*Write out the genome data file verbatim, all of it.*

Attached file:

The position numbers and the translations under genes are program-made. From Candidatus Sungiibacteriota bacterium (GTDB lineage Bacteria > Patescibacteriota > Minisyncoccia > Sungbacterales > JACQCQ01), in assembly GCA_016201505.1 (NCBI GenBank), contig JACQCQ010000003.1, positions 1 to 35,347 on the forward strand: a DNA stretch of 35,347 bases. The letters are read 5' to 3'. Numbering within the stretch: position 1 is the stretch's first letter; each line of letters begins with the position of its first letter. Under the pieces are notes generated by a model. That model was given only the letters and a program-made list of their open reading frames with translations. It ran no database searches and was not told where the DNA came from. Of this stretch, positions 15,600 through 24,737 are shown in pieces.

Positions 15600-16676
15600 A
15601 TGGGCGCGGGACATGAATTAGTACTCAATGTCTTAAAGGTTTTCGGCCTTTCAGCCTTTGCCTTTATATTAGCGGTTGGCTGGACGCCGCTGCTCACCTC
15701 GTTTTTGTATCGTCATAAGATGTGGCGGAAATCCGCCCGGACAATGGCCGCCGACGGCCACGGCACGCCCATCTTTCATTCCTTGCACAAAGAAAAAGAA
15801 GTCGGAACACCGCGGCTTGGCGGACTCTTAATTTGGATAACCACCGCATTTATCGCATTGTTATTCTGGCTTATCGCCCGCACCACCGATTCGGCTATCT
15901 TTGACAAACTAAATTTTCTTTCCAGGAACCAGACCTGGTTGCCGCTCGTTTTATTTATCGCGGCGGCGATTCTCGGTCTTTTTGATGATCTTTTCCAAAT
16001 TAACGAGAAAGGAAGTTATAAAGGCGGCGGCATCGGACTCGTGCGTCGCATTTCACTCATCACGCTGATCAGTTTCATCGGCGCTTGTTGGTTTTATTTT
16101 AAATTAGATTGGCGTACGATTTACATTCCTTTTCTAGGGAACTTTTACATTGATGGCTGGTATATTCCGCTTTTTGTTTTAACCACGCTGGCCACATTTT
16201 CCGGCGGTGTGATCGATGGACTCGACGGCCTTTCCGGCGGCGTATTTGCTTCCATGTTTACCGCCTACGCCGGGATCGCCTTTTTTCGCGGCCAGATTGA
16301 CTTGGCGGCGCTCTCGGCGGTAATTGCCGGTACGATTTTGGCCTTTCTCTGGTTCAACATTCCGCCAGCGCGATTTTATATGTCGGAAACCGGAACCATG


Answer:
The position numbers and the translations under genes are program-made. From Candidatus Sungiibacteriota bacterium (GTDB lineage Bacteria > Patescibacteriota > Minisyncoccia > Sungbacterales > JACQCQ01), in assembly GCA_016201505.1 (NCBI GenBank), contig JACQCQ010000003.1, positions 1 to 35,347 on the forward strand: a DNA stretch of 35,347 bases. The letters are read 5' to 3'. Numbering within the stretch: position 1 is the stretch's first letter; each line of letters begins with the position of its first letter. Under the pieces are notes generated by a model. That model was given only the letters and a program-made list of their open reading frames with translations. It ran no database searches and was not told where the DNA came from. Of this stretch, positions 15,600 through 24,737 are shown in pieces.

Positions 15600-16676
15600 A
15601 TGGGCGCGGGACATGAATTAGTACTCAATGTCTTAAAGGTTTTCGGCCTTTCAGCCTTTGCCTTTATATTAGCGGTTGGCTGGACGCCGCTGCTCACCTC
15701 GTTTTTGTATCGTCATAAGATGTGGCGGAAATCCGCCCGGACAATGGCCGCCGACGGCCACGGCACGCCCATCTTTCATTCCTTGCACAAAGAAAAAGAA
15801 GTCGGAACACCGCGGCTTGGCGGACTCTTAATTTGGATAACCACCGCATTTATCGCATTGTTATTCTGGCTTATCGCCCGCACCACCGATTCGGCTATCT
15901 TTGACAAACTAAATTTTCTTTCCAGGAACCAGACCTGGTTGCCGCTCGTTTTATTTATCGCGGCGGCGATTCTCGGTCTTTTTGATGATCTTTTCCAAAT
16001 TAACGAGAAAGGAAGTTATAAAGGCGGCGGCATCGGACTCGTGCGTCGCATTTCACTCATCACGCTGATCAGTTTCATCGGCGCTTGTTGGTTTTATTTT
16101 AAATTAGATTGGCGTACGATTTACATTCCTTTTCTAGGGAACTTTTACATTGATGGCTGGTATATTCCGCTTTTTGTTTTAACCACGCTGGCCACATTTT
16201 CCGGCGGTGTGATCGATGGACTCGACGGCCTTTCCGGCGGCGTATTTGCTTCCATGTTTACCGCCTACGCCGGGATCGCCTTTTTTCGCGGCCAGATTGA
16301 CTTGGCGGCGCTCTCGGCGGTAATTGCCGGTACGATTTTGGCCTTTCTCTGGTTCAACATTCCGCCAGCGCGATTTTATATGTCGGAAACCGGAACCATG